And… So?

Re-opening of The 9.99 gallery.

Friday June 14th, 2013.

 

Group Show: Andrea Aragón, Edgar Calel, Benvenuto Chavajay, Tepeu Choc, Diana de Solares, Dario Escobar, Aníbal Lopez (A1 53167), Ángel Poyón.

 

The exhibition And … So? which inaugurates the new space of The 9.99 Gallery, proposes to resume the artistic dialogue that was interrupted with the closing of the previous exhibition space. This way one of the few projects devoted to give visibility to the art being produced today in Guatemala it is initiated once again. In this first exhibition eight emerging and established artists from the region present works of art around the object.

 

In the last decades the universe of the object has become critical for the understanding of art today. In order to comprehend the changes that have pointed out to this scenario it is necessary to look at the modern period, the moment in which mimicking the natural world did not represent the reality anymore and the object started to become a symbol of modern life. Marcel Duchamp’s ideas, one of the great predecessors of conceptual art, were born from a modern time loaded with mass produced industrial objects in which the artisanal aspect was diluted into a uniform anonymity. However, art gives back its relevance to the object placing it as an artistic element and transforming it into a unique piece through the hand of the artist, raising questions about authorship and the importance of the concept or the intellectual aspects versus the handmade.

 

The artists participating in this exhibition explore the object from different perspectives, in some cases there is a primarily formal investigation on the object and its representation. Diana de Solares, for example, transforms found materials to create abstract minimalistic structures transmuting exhibition spaces into intimate places. Tepeu Choc also works with modifications,in his case the art pieces derive from the graphic arts; he utilizes letters of different fonts to create abstract nets. Meanwhile Dario Escobar continues his research on the Baroque lines within the space with pieces such as Escultura transparente No. 2 (Transparent Sculpture No. 2) and at the same time takes one more step in his transgressive approach on authorship utilizing chance as an artistic element as well in pieces such as Pintura abstracta No. 7 (Abstract Painting No. 7), made at a blacksmith in which the artist leaves the canvas that is being formed through the work of the smith that uses it as a backdrop during his working process.

 

Edgar Calel, Benvenuto Chavajay and Angel Poyón work on sculptural pieces based on the object. Born in the inland part of the country, more specifically in San Pedro la Laguna and San Juan de Comalapa, their works of art refer to the rural world and the popular culture through the usage of conceptual pieces of intervened objects. The clay and the maguey used by Chavajay to explore the void, the hats with drawings by Poyón that refer to geography and progress and the thirteen wire threads by Calel alluding to the Mayan cycle are some of the examples of the type of pieces by these artists who are capable of combining the past with the present utilizing an international aesthetic language.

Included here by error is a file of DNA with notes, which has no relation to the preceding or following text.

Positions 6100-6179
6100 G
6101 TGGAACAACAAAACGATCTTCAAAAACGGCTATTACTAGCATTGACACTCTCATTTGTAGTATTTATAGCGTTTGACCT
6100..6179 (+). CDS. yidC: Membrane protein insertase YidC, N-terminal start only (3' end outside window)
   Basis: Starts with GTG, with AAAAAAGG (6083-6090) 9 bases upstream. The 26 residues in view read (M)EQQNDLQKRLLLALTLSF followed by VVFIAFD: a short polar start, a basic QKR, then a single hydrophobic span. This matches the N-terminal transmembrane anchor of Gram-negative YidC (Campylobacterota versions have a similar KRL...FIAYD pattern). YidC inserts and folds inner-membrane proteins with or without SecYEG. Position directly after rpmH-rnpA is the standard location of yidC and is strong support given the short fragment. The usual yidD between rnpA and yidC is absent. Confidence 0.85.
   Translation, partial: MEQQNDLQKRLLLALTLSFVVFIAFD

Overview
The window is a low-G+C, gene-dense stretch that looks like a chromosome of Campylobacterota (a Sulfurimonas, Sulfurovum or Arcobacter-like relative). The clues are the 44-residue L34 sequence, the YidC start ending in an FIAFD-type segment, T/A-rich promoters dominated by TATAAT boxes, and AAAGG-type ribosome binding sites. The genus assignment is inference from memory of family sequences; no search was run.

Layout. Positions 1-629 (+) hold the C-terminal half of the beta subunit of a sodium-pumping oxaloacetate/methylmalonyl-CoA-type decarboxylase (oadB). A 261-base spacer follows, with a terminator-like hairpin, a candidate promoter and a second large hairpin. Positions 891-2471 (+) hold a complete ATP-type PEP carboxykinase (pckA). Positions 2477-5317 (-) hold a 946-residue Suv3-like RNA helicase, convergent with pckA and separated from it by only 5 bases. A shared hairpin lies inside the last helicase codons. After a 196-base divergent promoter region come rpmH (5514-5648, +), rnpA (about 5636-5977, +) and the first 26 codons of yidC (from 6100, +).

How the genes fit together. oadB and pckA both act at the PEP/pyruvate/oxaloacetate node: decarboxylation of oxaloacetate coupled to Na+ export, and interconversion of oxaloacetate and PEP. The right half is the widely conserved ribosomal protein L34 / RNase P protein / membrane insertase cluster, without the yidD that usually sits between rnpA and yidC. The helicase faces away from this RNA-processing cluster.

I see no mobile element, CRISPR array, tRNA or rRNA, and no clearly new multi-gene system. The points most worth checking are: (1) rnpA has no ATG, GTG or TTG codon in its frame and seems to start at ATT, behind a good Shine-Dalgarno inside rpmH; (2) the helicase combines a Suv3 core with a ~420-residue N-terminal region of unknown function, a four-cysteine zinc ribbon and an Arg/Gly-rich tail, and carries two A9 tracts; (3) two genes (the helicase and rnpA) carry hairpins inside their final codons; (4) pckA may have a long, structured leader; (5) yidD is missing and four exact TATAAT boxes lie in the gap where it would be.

There is also a significant offshoot in the photography world interested in exploring the object. Andrea Aragón is part of this group, in her case the importance of the representation of the object it is not the depiction of the object itself but the absence it suggests promoting a sense of mystery and raising questions with each of the images. The object has also taken the leap to the world of performance, Aníbal López not only uses objects in his actions in works such as Gratis (Free) in which he questions the economic and artistic value of mere cardboard boxes, he also presents the objectifying of humankind in pieces like Limpieza (Cleaning).

 

As manifested through And… So?, almost a century after the birth of the first ready-mades, the object continues to be a fundamental piece in the art world. Throughout the years the field of the object has been expanding in multiple directions and is now part of almost every genre generating a broad experimentation. In fact, the usage of the object is a mere reflection of present life in which material goods and consumerism are the base of our society. The artists participating in this exhibition are only testifying through their artistic practices the characteristics of our modern life today.

 

Idurre Alonso